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Shostakovich’s Symphony No. 13, “Babi Yar”

Throughout his career, Shostakovich used Jewish themes in his music, but his boldest statement of solidarity with Jewish causes was the Symphony No. 13, “Babi Yar.” Some historic context: In 1941, Nazis and their sympathizers murdered nearly 34,000 Jews in two days at Babi Yar, a ravine near Kiev. For years, Soviet authorities suppressed any acknowledgement of the atrocity, did not erect a monument, and even went so far as to arrest Jews who prayed at the site.

Dissident poet Yevgeny Yevtushenko’s 1961 poem “Babi Yar” reflects on the massacre and is a searing condemnation of anti-Semitism and the Soviet system that condoned it. Shostakovich was mesmerized by the poem and planned to set it as a cantata, but eventually added other Yevtushenko poems to create a five-movement symphony for bass-baritone, male chorus, and large orchestra with an expanded percussion section.

From its foreboding opening tolling bell to its hushed final notes, “Babi Yar” grips the listener with its intense orchestral writing, sardonic humor, and moments of tenderness. Shostakovich’s music soars, snarls, bites, and thrills with every measure. The ironic humor and thrilling orchestral virtuosity that pulsed through earlier works are all amplified here. Despite the vast size of the orchestra, textures are brilliantly crafted so each word of the text is clearly heard.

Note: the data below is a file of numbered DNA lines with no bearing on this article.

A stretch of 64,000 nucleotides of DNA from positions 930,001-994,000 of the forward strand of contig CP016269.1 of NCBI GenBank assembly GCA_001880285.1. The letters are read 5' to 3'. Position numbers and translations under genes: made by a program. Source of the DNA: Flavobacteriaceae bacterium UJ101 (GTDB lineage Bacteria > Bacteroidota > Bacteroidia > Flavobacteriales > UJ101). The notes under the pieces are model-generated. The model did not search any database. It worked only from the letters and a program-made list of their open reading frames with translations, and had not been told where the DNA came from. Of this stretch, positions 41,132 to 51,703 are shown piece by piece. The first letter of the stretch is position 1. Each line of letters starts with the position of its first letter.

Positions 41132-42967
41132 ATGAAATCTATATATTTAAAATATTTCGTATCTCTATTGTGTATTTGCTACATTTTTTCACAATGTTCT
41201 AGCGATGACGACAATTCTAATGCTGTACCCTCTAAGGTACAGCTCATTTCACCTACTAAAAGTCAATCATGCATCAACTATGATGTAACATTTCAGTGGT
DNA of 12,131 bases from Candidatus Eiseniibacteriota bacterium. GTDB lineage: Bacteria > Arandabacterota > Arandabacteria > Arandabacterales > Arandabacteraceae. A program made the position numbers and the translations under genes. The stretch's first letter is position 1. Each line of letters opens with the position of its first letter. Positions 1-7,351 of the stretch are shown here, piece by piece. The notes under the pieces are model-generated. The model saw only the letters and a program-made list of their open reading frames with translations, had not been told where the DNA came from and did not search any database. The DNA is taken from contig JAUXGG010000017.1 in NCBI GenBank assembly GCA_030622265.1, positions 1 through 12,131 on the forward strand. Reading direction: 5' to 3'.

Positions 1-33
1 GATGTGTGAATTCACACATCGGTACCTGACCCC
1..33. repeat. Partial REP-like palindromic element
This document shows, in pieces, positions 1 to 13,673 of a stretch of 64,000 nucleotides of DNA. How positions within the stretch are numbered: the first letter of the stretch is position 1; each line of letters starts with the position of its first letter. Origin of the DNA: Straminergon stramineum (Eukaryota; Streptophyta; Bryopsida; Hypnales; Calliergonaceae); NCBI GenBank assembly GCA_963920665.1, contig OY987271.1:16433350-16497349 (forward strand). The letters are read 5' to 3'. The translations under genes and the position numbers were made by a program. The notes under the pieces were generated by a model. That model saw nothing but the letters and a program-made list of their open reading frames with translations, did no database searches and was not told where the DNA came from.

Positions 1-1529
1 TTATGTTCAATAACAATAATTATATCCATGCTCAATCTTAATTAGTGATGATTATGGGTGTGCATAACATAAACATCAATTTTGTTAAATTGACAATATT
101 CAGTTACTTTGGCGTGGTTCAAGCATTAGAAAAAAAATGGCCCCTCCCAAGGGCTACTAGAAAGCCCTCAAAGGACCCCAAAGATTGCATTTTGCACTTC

Shostakovich was a masterful songwriter, and his remarkable talent for text-setting reaches an apotheosis in this work. The brutality of Soviet anti-Semitism, the inextinguishable power of humor in the face of oppression, the misery of standing on interminable food lines, and the power of fear are all depicted with tremendous power.

The finale set to the Yevtushenko poem “Career” opens with a haunting passage for two flutes, as the text goes on to cite Galileo, Shakespeare, Newton, and Tolstoy as men who were reviled by authority figures. Yevtushenko’s poem says, “Those who cursed them are forgotten, but the accursed are remembered well.” There is hope as sweet strings, a final tolling of the bell, and a whisper of celesta bring the symphony to a quiet climax as truth is vindicated.

When Kent Nagano conducts the Orchestre symphonique de Montréal in Shostakovich’s Symphony No. 13, “Babi Yar,” it will be the fourth time the work has been performed at Carnegie Hall; the first performance—coincidentally by the same orchestra—was conducted by Charles Dutoit in 1984.

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